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Processes

Hardening (austenitizing) - is defined as the process of forming austenite by heating a ferrous alloy above the transformation range. When used without qualification, the term implies complete austenitizing. Under no circumstances is austenitizing a complete process, but rather it is the initial step prior to normalizing, full annealing of ferrous alloys or quench hardening of ferrous alloys. Austenite is a phase of a ferrous allow that generally exists only at elevated temperatures. Quench - is the rapid cooling of a steel or alloy from the austenitizing temperature by immersing the workpiece in a liquid or gaseous medium. Quenching media commonly used include water, brine solutions, caustic solutions, oil, polymer solutions, or gas (usually air or nitrogen) Tempering - In heat treating of ferrous alloys, tempering consists of reheating the austenitized and quench-hardened steel or iron to some preselected temperature that is below the lower transformation temperature (usually below 1300F). Tempering offers a means of obtaining various combinations of mechanical properties. Tempering temperatures used for hardened steels are often no higher than 1300F. The term - tempering - should not be confused with either process annealing or stress relieving. Even though time and temperature cycles for these processes may be the same, the conditions of the materials being processed and the objective may be different.

Neutral Quench & Temper - is the same as stated on the quench & temper tab with the exception of a protective carbonaceous atmosphere that is established by the base carbon of the material to minimize decarburization and/or eliminate any scaling of the parts prior to the quench.

Sub-Critical Annealing - As implied, the term sub-critical means the process is performed below (sub) the A1 transformation temperature. For steel, this temperature is typically around 1330F. For the cast irons that we process, this temperature is usually between 1240F and 1450F. We try to heat the parts to within 10 degrees F of this temperature and hold for a specified period of time.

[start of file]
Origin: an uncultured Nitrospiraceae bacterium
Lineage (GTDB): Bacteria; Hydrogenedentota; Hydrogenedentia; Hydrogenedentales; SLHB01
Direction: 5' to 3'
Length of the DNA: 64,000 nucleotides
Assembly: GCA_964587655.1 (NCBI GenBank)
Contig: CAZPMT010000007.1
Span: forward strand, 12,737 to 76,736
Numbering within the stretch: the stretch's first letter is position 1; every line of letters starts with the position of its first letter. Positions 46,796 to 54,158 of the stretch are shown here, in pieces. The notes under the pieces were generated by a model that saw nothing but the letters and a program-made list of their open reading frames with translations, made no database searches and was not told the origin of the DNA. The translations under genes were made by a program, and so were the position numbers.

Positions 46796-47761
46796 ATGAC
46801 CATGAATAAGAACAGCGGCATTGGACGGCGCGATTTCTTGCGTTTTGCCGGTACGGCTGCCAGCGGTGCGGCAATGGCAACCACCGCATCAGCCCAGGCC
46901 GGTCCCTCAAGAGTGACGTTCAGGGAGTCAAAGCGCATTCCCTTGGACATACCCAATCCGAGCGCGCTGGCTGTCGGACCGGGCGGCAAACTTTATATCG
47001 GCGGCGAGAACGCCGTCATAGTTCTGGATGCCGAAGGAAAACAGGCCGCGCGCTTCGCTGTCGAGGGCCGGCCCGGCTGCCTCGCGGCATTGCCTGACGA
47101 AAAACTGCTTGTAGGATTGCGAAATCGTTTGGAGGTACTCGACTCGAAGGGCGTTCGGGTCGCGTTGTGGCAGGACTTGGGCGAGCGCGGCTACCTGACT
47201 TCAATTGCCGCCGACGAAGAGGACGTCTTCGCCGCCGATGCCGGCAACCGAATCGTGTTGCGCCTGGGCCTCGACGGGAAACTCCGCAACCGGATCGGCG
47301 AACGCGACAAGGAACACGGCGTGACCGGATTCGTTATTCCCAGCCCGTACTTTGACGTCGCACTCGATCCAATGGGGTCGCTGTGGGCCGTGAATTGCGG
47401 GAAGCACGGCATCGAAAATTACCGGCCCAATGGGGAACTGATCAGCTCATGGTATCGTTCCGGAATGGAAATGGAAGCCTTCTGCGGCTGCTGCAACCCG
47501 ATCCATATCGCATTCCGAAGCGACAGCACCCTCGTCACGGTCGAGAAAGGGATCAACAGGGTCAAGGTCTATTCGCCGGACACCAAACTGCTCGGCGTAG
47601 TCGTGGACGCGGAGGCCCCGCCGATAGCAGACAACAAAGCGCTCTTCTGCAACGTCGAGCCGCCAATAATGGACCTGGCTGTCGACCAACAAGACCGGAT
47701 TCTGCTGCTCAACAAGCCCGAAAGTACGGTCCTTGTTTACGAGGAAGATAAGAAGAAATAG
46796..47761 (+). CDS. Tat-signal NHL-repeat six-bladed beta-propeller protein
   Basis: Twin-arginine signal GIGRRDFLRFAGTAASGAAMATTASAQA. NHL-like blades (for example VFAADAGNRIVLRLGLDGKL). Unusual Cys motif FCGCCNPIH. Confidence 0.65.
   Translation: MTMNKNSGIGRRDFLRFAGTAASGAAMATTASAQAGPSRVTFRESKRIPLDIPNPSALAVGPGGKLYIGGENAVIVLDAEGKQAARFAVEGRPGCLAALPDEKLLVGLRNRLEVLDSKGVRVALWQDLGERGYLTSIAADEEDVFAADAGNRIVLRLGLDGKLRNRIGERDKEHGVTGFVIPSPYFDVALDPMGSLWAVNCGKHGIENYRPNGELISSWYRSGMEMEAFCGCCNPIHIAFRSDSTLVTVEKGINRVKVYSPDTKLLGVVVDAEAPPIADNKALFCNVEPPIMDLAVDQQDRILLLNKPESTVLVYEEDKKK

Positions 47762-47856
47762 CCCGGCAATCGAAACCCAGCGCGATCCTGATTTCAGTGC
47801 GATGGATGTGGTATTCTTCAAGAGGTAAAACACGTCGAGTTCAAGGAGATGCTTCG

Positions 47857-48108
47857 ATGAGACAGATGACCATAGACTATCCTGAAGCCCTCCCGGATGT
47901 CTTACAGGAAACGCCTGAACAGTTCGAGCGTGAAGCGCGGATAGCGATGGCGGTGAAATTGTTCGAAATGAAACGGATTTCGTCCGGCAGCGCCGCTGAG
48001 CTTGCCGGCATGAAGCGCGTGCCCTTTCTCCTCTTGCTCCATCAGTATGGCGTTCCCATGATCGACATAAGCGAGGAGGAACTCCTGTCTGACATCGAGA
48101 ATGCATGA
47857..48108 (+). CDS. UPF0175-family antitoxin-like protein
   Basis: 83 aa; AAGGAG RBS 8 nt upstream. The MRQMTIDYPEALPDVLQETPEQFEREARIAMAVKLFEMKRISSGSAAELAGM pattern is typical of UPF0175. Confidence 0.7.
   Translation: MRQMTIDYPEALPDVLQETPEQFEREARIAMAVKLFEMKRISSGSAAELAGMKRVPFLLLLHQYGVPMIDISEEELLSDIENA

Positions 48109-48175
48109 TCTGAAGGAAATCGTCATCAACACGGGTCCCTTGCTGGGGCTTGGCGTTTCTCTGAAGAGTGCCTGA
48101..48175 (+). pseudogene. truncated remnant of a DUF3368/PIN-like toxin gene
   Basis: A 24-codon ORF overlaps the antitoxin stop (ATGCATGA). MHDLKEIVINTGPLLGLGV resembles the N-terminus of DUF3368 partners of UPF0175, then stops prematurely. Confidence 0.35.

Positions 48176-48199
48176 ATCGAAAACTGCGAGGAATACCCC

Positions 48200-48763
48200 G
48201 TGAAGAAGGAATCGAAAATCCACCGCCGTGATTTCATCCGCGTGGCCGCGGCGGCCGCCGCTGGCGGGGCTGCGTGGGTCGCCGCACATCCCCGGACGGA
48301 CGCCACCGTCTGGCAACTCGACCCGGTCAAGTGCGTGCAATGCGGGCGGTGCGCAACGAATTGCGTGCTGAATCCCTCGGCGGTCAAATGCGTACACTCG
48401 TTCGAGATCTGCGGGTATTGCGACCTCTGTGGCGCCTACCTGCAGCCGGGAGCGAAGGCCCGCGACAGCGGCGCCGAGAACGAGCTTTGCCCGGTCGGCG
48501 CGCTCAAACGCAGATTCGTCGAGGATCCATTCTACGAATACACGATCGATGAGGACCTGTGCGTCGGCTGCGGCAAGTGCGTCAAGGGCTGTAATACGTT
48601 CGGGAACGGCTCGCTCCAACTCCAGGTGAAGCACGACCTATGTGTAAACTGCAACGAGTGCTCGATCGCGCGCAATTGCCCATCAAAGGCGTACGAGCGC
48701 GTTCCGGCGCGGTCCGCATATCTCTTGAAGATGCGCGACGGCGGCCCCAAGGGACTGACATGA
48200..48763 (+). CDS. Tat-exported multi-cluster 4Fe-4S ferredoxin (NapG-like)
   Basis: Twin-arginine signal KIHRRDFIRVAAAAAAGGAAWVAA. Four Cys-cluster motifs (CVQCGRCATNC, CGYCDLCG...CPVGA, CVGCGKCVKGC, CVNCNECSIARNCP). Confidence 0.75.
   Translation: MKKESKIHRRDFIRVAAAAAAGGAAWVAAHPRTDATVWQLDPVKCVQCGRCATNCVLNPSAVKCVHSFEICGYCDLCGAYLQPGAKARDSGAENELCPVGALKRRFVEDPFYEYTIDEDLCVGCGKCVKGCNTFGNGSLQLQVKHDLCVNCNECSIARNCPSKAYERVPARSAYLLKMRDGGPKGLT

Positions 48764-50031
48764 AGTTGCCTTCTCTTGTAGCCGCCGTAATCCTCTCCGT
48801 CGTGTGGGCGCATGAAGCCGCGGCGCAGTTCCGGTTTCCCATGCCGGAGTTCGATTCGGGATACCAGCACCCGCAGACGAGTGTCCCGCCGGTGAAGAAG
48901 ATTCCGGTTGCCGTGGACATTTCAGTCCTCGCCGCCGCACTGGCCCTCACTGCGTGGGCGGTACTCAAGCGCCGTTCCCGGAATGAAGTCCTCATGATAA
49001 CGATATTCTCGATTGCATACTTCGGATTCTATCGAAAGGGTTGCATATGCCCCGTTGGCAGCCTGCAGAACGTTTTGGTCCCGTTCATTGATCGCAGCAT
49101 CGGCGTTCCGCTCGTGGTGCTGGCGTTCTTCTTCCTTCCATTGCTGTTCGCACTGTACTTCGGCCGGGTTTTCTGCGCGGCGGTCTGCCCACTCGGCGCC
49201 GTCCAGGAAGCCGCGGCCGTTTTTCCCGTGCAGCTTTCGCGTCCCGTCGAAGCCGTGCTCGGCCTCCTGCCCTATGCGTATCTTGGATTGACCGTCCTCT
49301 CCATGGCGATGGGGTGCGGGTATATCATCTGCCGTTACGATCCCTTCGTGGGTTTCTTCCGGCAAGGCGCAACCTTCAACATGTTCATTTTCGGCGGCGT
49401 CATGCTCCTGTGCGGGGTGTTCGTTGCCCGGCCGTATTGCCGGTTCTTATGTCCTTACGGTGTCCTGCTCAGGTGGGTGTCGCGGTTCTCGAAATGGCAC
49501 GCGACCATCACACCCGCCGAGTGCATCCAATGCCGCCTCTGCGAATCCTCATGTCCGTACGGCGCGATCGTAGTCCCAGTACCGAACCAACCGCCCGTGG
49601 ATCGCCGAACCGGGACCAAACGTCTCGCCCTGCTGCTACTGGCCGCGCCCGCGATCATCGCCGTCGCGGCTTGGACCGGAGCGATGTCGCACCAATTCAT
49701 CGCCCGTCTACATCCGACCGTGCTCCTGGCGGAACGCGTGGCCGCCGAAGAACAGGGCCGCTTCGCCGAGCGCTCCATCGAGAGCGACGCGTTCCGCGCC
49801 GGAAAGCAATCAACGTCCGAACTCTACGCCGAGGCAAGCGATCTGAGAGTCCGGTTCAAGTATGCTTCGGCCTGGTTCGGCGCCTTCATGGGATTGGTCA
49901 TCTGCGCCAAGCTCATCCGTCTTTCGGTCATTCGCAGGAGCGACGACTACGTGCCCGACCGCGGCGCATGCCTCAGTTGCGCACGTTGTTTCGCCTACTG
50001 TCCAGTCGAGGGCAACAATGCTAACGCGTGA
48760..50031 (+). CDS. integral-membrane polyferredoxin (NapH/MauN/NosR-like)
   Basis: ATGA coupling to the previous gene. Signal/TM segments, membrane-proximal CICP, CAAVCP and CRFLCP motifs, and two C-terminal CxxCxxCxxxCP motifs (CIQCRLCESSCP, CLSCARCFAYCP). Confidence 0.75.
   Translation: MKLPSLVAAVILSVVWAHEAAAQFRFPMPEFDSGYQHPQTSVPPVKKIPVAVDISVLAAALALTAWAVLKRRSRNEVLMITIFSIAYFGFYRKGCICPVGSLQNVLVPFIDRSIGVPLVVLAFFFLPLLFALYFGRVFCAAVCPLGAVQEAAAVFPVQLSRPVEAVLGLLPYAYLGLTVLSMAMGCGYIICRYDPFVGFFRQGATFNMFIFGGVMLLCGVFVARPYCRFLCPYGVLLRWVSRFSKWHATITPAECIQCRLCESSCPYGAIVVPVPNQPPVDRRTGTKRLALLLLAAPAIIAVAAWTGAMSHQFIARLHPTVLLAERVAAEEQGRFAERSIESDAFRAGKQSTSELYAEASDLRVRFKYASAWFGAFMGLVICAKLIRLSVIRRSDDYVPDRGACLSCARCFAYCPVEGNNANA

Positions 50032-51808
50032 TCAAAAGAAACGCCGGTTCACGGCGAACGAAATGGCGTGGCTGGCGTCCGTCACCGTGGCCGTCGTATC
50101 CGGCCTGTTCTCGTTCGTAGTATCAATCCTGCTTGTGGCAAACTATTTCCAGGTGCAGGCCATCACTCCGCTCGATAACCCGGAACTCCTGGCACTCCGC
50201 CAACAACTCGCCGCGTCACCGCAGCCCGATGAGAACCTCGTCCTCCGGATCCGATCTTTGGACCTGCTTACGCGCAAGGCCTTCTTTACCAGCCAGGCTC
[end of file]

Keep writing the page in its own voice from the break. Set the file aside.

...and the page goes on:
Isothermal Annealing - This process produces basically the same results as a full annealing in less time and consequently less cost to the customer. Isothermal annealing consists of heating the metal above the upper critical A3 and ACM temperature for steel and above the A1 for cast iron and holding for the specified time. Then we cool the parts to a specified temperature and hold again for the specified time. The typical temperatures for this process are; Heat to between 1600 - 1700F and hold, then cool to between 1000 - 1300F and hold again for the specified time.

Stress Relief - This process is used to relieve stresses that remain locked in a structure as a consequence of a manufacturing process. Stress relief heat treating is the uniform heating of a structure, or portion of a structure, to a temperature below the transformation temperature A1 (for steels and cast iron). For ductile iron, this process is a low temperature treatment used to reduce or relieve internal stresses remaining after casting. The stress relieving of ductile iron castings is carried out at temperatures between 950 and 1250F depending on the type of iron, the time at temperature will depend on the temperature used. For steels, the stress relieving is done at temperatures between 900 and 1250F and the time is varied depending on the temperature used.

Critical Range Anneal - As implied, the term critical range means the process is performed between the A1 and A3 transformation temperature. For steel, this temperature is typically around 1330F. For the cast irons that we process, this temperature is usually between 1240F and 1450F. We try to heat the parts to within 10 degrees F of this temperature and hold for a specified period of time.